“A Single Piece of Paper,” Friend, Jan. 1993, 43
A pedigree chart! I knew that horses, dogs, and maybe even cats had pedigrees, but here was Sister Jones handing out pedigree charts for us to take home and fill out. Now I had heard everything!
I folded the paper and quickly thrust it into my pocket. Mom and Dad were always busy working and probably wouldn’t even have time to look at it, but Sister Jones had said that it was very important to know who our ancestors were. Well, I’d try my best. After we all filled out our charts, she was going to take us to the family history library for a tour. And after that, we were going for ice cream! I love ice cream.
Opening the gate, I ran up the stairs, waving the paper, exclaiming, “Mom, Dad, look what I got in church today!”
Dad lowered the volume on the television. He’s a great sports fan and never misses his games. That’s why he doesn’t get to church very often—the meetings are at the same time as the games.
“See, Dad, it’s a pedigree chart. Sister Jones says it’s important to find out about our families—where they lived, and when, and anything interesting we can find out about them, like the stories Grandad tells us.”
Mom came through the back door just then, smiling and brushing dirt from her knees. She had been planting new flowers. She loves working in her garden. Dad said that our home was a showplace because of the flowers blooming everywhere. Sunday was the only day Mom had to tend to her garden. She wished she had more time for church—maybe one day she would, and then she’d go, she said.
We sat on the porch steps while I explained my assignment to fill in the pedigree chart. To my surprise, Mom and Dad both began helping me, and we had a grand time!
Mom told me how her grandparents had come across the Atlantic Ocean when they left Sweden to come to America. The ship they were sailing on almost went down in a sudden, violent storm. How thankful they were to reach land and begin their new lives.
Dad’s grandparents had lived in a tiny log cabin in Kentucky. They became friends with the Indians, who helped them through the first cold, bitter winter.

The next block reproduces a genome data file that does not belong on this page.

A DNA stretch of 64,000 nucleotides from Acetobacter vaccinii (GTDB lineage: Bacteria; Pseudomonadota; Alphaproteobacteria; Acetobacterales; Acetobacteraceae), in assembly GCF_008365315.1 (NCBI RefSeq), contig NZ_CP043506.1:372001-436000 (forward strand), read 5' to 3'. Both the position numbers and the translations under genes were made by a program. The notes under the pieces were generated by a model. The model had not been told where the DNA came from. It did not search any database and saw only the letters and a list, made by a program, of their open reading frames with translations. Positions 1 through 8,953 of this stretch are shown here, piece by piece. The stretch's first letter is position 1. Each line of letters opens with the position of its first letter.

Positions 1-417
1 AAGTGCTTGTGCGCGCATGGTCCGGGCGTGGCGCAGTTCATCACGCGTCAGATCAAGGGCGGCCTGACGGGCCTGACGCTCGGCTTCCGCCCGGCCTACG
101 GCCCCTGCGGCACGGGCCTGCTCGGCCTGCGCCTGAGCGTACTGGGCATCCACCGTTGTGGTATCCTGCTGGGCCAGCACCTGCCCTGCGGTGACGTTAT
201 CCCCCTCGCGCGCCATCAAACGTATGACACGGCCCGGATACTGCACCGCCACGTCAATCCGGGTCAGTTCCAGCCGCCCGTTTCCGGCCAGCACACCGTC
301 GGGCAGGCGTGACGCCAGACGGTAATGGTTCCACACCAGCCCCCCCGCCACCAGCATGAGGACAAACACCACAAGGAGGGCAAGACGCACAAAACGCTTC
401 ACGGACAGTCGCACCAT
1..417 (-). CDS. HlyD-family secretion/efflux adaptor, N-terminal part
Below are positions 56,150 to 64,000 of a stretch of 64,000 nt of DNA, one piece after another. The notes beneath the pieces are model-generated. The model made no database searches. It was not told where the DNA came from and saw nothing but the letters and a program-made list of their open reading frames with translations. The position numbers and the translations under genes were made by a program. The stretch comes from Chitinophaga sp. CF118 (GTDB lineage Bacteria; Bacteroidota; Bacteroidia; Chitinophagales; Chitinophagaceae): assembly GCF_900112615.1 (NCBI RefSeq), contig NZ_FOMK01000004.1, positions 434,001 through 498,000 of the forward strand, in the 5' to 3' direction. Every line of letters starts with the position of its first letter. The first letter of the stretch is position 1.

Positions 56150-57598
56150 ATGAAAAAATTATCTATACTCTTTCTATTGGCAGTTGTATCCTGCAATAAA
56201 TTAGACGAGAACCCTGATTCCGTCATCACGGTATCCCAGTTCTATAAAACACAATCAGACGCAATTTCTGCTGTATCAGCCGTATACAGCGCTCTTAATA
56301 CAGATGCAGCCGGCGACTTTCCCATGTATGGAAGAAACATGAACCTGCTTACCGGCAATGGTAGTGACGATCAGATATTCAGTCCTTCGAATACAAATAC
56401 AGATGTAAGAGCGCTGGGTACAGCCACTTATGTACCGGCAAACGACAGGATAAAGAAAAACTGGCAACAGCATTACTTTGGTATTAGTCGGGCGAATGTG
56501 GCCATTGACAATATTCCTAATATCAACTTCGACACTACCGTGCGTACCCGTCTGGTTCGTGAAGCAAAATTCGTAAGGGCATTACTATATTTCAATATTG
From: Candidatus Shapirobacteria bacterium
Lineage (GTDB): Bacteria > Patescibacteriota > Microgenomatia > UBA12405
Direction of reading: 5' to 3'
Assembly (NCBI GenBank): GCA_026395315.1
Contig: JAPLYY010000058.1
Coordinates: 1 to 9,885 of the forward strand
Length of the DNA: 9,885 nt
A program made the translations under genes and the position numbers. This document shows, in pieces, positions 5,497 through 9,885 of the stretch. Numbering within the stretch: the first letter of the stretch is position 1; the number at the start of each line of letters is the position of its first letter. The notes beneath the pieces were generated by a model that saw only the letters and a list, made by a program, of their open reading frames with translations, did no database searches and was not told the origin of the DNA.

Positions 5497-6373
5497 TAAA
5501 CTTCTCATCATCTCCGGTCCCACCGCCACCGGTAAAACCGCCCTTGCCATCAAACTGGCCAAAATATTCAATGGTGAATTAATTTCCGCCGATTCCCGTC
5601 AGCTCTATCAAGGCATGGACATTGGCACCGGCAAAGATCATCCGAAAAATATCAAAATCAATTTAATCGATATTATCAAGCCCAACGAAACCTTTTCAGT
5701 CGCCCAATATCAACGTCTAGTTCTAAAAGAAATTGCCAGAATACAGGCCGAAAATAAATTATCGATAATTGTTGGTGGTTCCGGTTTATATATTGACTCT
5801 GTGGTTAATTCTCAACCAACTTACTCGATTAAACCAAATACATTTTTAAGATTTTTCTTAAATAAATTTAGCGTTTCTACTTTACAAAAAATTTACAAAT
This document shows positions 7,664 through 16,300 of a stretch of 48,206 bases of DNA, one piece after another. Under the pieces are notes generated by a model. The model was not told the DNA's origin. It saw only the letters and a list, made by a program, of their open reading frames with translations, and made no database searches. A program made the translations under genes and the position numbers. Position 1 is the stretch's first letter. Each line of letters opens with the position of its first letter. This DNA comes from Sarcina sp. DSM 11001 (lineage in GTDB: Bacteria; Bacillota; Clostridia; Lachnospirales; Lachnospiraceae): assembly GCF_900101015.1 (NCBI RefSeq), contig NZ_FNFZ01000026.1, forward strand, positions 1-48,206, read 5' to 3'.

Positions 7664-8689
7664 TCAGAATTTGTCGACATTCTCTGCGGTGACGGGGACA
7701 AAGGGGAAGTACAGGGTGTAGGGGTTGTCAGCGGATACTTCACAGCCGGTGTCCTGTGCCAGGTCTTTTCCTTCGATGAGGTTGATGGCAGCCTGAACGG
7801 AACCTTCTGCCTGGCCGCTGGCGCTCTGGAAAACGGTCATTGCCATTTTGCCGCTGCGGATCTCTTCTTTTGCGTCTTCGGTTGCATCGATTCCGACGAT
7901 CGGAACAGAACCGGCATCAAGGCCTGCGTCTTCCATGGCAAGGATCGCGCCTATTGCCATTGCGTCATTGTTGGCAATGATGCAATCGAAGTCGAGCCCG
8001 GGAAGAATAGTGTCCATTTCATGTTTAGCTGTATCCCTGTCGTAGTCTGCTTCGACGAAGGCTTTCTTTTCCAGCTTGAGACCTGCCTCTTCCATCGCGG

The more they remembered, the more excited they became. They got out the old picture album, which had pictures of stern-looking men—some with curly mustaches—often holding canes and wearing hats, and women in long dresses, some holding fat little babies and surrounded by children. We were having such a good time that Dad even forgot his football game! And instead of going back out to her flowers, Mom began writing letters to her sisters and brothers for any information they had about their ancestors.
The next Sunday I could hardly wait to show Sister Jones my pedigree chart. And Mom had given me a note saying that she’d so enjoyed filling out the sheet that she wanted to help take our class to the library.
That afternoon, Dad phoned his mother in Kentucky, and they talked and talked about his family. Do you know—Dad’s great-grandfather had known Brigham Young!
That was just the beginning. We’re now planning a huge family reunion this summer with aunts, uncles, and cousins of all ages and sizes coming from all over. Dad says that there may be even a hundred! I can hardly wait to meet so many of my family.
Oh yes—I overheard Mom and Dad talking the other day, and miracle of miracles, they’re going to start coming to church with me. They said, “It’s about time to get our priorities in place.” Now, I’m not sure what “priorities” are, but I am sure that we’ll have plenty of room for them. And to think it all started with that single piece of paper!